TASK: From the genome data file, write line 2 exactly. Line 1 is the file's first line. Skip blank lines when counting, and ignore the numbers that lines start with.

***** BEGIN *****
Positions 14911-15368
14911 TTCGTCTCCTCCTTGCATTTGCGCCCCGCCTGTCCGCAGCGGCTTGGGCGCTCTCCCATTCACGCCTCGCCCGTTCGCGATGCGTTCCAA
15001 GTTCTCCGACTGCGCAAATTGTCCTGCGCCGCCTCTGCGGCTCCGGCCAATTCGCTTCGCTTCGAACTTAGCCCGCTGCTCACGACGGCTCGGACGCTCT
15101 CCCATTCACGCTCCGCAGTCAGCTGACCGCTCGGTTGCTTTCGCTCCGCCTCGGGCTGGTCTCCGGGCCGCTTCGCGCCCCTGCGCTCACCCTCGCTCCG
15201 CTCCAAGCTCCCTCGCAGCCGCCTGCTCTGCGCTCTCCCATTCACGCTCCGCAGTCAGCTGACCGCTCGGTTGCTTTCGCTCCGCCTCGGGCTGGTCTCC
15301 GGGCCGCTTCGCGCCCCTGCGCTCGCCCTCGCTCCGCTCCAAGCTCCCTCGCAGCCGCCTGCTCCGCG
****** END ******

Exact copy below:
14911 TTCGTCTCCTCCTTGCATTTGCGCCCCGCCTGTCCGCAGCGGCTTGGGCGCTCTCCCATTCACGCCTCGCCCGTTCGCGATGCGTTCCAA